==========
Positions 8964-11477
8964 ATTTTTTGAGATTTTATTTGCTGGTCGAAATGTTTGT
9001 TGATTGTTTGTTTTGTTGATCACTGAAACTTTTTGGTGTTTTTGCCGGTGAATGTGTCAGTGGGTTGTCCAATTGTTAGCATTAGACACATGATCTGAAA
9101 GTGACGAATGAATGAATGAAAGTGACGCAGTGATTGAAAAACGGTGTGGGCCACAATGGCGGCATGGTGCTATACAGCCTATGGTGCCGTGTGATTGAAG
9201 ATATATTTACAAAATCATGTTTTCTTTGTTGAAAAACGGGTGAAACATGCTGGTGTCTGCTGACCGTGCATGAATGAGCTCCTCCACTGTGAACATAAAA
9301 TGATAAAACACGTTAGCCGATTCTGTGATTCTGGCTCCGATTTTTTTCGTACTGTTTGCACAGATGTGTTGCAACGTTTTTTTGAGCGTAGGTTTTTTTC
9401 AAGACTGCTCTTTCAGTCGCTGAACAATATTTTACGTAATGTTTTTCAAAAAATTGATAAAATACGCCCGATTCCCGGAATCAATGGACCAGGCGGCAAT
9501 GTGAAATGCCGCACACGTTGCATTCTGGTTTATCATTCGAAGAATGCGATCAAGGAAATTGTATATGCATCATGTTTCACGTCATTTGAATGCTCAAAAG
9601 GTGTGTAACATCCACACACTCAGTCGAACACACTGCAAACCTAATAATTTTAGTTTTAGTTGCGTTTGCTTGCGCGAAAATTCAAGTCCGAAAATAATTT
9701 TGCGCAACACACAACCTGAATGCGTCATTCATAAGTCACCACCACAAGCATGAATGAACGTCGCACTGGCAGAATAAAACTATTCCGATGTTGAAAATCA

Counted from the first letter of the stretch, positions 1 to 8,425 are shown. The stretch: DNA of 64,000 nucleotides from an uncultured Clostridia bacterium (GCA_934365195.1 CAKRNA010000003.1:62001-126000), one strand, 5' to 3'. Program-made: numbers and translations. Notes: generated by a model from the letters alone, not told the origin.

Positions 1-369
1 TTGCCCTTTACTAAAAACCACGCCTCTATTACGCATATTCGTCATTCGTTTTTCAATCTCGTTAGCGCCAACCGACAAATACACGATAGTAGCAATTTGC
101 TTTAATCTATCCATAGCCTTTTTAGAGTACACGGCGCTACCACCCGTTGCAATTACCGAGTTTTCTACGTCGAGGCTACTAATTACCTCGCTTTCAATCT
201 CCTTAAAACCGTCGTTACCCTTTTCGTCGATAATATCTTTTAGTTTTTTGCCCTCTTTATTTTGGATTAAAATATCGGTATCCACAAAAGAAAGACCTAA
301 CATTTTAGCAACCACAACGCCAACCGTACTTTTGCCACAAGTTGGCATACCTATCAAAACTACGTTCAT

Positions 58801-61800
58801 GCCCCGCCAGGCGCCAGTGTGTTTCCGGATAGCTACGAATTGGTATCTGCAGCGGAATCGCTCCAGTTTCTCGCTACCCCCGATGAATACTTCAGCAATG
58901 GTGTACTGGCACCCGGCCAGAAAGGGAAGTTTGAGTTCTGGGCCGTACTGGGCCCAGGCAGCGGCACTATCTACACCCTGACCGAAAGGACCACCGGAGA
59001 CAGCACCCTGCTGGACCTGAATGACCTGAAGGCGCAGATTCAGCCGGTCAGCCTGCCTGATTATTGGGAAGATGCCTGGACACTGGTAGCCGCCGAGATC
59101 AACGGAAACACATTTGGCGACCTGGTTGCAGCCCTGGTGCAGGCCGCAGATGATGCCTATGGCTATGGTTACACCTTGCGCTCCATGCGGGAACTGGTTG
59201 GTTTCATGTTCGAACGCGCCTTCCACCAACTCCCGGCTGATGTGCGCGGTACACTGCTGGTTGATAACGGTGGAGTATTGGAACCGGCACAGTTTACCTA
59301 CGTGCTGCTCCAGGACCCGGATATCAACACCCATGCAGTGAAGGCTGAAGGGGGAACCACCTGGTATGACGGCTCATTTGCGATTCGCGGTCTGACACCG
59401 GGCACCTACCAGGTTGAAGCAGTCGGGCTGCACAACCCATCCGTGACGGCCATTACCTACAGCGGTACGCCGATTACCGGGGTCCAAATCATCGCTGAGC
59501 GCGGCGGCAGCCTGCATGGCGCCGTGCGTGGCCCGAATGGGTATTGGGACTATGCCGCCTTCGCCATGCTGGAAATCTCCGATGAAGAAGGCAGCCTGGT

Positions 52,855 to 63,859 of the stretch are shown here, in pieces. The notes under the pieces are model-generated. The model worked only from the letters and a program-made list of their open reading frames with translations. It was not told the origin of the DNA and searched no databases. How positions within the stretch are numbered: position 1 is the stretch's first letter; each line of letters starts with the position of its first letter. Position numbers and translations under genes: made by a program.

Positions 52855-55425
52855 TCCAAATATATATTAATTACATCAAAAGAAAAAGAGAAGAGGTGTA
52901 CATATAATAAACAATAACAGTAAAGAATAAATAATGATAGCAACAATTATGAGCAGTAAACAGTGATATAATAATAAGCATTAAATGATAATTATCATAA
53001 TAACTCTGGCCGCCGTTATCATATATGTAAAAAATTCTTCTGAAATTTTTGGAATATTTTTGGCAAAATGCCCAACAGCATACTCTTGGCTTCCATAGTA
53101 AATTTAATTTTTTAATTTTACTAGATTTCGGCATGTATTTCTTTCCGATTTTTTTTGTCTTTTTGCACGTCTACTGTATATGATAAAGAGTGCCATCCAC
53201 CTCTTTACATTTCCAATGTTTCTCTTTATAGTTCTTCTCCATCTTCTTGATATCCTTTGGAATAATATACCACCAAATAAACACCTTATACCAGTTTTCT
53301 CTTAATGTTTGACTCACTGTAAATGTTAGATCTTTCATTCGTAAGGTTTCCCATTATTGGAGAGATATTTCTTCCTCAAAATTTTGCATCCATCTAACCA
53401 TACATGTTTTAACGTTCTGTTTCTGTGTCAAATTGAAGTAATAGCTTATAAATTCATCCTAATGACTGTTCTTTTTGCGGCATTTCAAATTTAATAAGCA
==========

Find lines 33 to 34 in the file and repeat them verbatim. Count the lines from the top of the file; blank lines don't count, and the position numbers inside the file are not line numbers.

53301 CTTAATGTTTGACTCACTGTAAATGTTAGATCTTTCATTCGTAAGGTTTCCCATTATTGGAGAGATATTTCTTCCTCAAAATTTTGCATCCATCTAACCA
53401 TACATGTTTTAACGTTCTGTTTCTGTGTCAAATTGAAGTAATAGCTTATAAATTCATCCTAATGACTGTTCTTTTTGCGGCATTTCAAATTTAATAAGCA